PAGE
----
25 Feb 2020

Calls made for employers to change attitudes towards older workers

11:30 am on 25 February 2020

The number of over-55s ending up on the jobseeker benefit is steadily on the rise, prompting calls for employers to change their attitudes to older workers.

Happy asian senior man using the mobile phone at home

Photo: 123rf

The latest figures from the Ministry of Social Development show that in the three months to December, there were just over 29,200 55 to 64 year olds on the jobseeker benefit.

That was up by more than 1500 on the same period a year earlier.

Office for Seniors director Diane Turner said older people ending up on the benefit have fallen on hard times quite suddenly.

"Sometimes it is people who are made redundant from their jobs, equally it can be people who have been out of the workforce for a period of time, whether it's for health, family or other reason."

When older people do find themselves out of work, it can take them a lot longer to find a new job, Turner said.

"Which means that they can be eating in to their existing savings, it may mean if it goes on for a very long time that their mortgage payments fall behind and it causes a lot of stress."

Turner said there were a lot of myths about older people in the workforce.

"People are fit, active, and healthy, if people have kept their skills up-to-date, they're highly employable in today's market."

InsideOutWorks specialises in helping companies become more age-diverse and inclusive.

Director Mary Somervell said many employers underestimated the value of older workers.

"There's no guarantee if you're bringing in new people that they're going to be sticking around, so it's just a case of not valuing enough the people that you have and not putting enough investment into systems and accessible ways of working which could make it more attractive for older workers to stay on."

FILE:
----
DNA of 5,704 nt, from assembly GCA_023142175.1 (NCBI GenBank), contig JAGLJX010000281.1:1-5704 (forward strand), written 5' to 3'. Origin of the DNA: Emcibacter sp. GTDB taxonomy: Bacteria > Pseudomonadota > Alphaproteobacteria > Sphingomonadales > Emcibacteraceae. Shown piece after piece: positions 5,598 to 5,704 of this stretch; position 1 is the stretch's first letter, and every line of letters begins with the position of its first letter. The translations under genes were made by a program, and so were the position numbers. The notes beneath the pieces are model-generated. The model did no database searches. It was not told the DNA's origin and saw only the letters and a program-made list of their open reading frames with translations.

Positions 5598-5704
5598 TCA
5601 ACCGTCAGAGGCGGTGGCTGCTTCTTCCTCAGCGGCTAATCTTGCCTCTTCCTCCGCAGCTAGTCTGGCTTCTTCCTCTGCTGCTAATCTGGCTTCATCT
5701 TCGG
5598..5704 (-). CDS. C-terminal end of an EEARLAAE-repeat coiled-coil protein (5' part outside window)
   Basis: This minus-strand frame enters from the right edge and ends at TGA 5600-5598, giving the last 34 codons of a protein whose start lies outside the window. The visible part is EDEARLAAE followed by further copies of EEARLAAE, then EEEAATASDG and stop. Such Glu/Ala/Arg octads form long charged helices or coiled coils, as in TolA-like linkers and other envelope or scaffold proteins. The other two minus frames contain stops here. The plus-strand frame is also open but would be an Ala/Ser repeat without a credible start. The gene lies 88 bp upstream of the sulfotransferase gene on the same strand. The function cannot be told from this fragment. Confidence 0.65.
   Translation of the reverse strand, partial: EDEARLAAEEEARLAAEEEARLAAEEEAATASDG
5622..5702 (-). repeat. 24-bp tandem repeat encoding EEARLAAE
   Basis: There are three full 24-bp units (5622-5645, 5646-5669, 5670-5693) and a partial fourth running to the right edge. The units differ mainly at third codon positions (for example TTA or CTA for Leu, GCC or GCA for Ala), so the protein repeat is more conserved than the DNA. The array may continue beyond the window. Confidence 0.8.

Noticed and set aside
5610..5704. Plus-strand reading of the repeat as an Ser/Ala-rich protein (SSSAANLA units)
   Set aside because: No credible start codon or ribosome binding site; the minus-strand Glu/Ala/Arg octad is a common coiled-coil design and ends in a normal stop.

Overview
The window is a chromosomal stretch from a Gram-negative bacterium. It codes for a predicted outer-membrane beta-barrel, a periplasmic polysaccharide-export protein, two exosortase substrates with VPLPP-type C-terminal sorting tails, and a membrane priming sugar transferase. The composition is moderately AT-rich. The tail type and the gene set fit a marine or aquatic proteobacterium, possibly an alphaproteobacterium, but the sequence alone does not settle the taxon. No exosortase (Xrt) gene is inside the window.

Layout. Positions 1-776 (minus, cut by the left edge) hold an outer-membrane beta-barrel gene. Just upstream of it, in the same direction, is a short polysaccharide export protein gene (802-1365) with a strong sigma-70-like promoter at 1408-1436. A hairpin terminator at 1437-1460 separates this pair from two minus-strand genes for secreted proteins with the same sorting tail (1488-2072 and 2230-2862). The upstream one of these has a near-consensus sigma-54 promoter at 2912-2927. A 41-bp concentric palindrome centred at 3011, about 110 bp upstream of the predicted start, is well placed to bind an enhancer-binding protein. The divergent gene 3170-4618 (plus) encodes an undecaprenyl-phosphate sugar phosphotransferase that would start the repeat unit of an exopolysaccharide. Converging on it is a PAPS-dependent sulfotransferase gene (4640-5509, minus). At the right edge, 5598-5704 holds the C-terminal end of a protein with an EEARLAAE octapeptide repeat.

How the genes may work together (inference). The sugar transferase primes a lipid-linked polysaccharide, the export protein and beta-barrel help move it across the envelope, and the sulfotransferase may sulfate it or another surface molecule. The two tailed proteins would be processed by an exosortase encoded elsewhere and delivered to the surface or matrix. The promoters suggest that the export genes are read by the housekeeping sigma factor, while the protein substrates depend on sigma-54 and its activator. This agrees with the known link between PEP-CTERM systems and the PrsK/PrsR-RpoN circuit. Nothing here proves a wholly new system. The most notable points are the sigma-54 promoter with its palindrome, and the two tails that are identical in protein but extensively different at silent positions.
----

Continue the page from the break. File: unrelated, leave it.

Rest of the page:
Age Concern Auckland chief executive Kevin Lamb said attitudes had to change.

"Increasingly many people over the age of 65 are wanting to or needing to stay in work because it's becoming more and more costly to live and enter retirement.

"People want to carry on working and often people are able to carry on working," Lamb said.

64 and still going at freezing works

Mabel Silberry, 64, had been a hard worker all her life until she was made redundant last year.

"I was working at the sheepskin tannery in Christchurch. Some of us were made redundant and I thought that I could survive on that redundancy package until I retire this year, but it didn't quite work out."

Silberry ended up at Work and Income and went on the jobseeker benefit.

But she said sitting at home doing nothing while she waited to turn 65 wasn't her cup of tea.

Work and Income looked at her previous skills and experience, and matched her up with a job at a freezing works - which she loved.

She reckoned she was putting some of her younger colleagues to shame.

"Because of my age they all sort of look at me and say, 'oh my gosh, she's strong', comments like that."

She said she was just as good as anybody who wanted to put in the hard yards and do physically demanding work.

Does Silberry reckon she'll keep working beyond 65?

"I'll see how I go, I'm not going to say for definite whether I'm going to last it, but I'll give it a crack."